An allergy is your body’s overreaction to something that doesn’t cause a problem for most people.  One of the marvels of the human body is its ability to defend itself against harmful invaders, such as viruses and bacteria.  With allergies, your body’s immune system works too well and overreacts by attacking harmless things such as dust, molds or pollen.  The body treats these as invaders and releases chemicals to defend itself.  It is these chemicals that cause allergic symptoms that can range from mild to severe. Sometimes the symptoms are just annoying.  Sometimes they are deadly.


There are hundreds of ordinary things that can trigger an allergic reaction.  These are called “allergens.” Some of the most common are plant pollens, molds, household dust (dust mites), cockroaches, pets, chemicals, foods, medicines, feathers and insect stings.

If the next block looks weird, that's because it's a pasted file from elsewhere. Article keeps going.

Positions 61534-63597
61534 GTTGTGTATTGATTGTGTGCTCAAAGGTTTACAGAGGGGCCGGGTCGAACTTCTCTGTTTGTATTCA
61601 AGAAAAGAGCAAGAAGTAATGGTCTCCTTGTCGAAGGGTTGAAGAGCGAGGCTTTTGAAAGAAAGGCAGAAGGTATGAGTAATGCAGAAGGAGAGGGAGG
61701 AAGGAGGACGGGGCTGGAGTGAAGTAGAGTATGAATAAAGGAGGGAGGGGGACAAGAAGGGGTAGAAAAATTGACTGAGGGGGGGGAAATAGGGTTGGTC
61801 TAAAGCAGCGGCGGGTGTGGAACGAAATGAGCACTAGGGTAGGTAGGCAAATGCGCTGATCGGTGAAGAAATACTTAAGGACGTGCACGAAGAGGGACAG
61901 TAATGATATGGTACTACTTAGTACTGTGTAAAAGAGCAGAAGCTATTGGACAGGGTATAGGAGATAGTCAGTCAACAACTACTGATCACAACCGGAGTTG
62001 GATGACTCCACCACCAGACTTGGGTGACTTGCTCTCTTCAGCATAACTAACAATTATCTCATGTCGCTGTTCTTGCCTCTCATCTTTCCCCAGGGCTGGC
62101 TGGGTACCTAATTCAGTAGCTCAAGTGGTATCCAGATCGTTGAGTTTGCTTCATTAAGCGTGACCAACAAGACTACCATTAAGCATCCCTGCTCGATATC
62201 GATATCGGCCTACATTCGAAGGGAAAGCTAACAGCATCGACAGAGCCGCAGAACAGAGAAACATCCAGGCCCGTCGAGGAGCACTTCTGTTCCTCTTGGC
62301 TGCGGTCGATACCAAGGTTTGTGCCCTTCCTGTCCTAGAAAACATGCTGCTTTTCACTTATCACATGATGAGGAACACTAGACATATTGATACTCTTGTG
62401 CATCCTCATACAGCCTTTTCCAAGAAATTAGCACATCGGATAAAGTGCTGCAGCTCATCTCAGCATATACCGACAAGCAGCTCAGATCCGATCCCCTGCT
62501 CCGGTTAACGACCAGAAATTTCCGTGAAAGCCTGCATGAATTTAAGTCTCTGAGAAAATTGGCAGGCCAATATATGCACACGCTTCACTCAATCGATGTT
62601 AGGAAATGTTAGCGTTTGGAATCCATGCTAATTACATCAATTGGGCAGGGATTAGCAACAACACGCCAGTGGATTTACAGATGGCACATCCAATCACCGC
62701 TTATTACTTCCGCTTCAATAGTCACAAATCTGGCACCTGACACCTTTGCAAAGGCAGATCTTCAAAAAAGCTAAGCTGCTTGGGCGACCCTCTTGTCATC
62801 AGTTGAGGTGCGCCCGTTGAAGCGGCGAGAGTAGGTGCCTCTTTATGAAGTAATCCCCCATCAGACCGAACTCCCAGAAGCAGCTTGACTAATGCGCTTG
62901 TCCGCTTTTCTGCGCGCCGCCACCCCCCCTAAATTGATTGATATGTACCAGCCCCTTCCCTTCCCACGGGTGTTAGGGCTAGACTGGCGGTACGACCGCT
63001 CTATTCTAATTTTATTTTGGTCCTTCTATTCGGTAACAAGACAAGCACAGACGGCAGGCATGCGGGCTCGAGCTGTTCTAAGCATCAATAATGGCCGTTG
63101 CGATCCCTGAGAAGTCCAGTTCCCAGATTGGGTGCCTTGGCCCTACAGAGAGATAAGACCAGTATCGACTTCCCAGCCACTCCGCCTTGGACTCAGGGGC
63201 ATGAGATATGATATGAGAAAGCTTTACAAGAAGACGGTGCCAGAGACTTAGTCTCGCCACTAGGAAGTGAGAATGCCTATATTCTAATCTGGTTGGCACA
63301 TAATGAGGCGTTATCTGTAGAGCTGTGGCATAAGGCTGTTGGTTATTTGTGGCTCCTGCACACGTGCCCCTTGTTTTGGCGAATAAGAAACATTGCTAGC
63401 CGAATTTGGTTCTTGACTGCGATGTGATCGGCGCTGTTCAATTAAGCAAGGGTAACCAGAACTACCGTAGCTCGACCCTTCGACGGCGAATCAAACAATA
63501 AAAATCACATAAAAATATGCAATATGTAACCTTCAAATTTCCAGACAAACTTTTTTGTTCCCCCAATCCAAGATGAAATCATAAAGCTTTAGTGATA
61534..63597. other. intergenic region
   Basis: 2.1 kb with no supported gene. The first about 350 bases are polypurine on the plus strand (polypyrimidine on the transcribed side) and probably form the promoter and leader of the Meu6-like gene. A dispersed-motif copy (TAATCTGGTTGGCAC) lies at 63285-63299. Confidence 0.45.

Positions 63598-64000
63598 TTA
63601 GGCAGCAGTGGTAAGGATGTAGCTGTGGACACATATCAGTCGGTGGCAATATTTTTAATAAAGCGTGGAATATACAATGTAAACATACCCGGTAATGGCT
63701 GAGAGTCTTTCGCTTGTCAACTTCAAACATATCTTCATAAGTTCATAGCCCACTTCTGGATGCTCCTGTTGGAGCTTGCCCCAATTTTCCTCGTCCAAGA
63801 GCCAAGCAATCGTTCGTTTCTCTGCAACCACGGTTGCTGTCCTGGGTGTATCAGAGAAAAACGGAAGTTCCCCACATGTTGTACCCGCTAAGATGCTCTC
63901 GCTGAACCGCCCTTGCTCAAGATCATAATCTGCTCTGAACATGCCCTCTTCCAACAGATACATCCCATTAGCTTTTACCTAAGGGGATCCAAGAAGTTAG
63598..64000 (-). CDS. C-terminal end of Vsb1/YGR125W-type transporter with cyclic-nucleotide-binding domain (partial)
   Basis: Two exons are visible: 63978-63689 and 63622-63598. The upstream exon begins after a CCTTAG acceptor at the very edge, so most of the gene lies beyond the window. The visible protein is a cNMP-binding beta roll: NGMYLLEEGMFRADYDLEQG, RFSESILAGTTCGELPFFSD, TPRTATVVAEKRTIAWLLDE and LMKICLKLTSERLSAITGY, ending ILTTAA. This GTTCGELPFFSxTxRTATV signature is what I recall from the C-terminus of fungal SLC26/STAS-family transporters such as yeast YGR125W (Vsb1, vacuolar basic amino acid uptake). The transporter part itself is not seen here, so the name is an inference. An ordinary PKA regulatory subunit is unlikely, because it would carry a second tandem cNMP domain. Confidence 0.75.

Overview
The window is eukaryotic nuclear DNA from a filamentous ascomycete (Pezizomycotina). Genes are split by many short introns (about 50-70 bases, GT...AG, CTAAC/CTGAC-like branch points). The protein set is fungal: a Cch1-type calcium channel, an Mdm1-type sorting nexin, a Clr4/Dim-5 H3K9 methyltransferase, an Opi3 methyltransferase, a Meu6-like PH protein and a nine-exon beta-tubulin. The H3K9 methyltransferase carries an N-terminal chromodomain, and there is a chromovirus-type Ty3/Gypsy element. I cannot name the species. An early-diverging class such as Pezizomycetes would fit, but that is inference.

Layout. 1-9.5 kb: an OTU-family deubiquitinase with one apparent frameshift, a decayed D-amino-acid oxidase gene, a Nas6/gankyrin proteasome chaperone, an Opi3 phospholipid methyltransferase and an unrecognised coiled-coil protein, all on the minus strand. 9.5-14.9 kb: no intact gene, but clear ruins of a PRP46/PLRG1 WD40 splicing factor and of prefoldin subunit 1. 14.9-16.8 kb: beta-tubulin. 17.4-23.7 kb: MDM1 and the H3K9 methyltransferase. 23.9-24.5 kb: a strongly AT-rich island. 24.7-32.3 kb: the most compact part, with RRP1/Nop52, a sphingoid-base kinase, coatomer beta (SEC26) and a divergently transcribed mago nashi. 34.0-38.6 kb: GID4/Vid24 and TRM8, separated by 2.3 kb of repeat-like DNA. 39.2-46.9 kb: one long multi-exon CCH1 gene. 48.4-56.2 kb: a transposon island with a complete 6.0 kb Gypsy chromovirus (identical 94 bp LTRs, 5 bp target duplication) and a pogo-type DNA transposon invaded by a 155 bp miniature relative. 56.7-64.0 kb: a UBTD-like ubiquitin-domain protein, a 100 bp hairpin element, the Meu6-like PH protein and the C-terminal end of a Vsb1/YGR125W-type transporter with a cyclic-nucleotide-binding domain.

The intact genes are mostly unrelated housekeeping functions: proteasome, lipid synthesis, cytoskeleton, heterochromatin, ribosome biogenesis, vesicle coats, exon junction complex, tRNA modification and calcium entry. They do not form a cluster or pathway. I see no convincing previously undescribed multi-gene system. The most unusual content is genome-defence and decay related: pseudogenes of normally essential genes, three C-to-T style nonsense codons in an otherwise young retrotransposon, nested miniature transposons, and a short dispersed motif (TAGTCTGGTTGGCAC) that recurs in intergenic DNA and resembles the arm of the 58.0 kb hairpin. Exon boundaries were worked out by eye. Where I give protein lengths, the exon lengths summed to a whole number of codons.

A common question from allergic rhinitis sufferers is: Can I move someplace where my allergies will go away? Some allergens are tough to escape.  Ragweed, which affects 75 percent of allergic sufferers, blankets most of the United States.

Allergists seldom recommend moving to another locale as a cure for allergies.  A person may escape one allergy to ragweed, for example, only to develop sensitivity to grasses or other allergens in the new location.  Since moving can have a disrupting effect on a family financially and emotionally, relocation should be considered only in an extreme situation and only after consultation with an allergist.


Information provided by ACAAI (American College of Allergy, Asthma & Immunology)

Medical Disclaimer: The information contained on the Chicagoland Allergy web site is presented for the purpose of educating people about allergic conditions. Nothing contained on this web site should be construed nor is intended to be used for medical diagnosis or treatment. It should not be used in place of the advice of your physician or other qualified health care provider.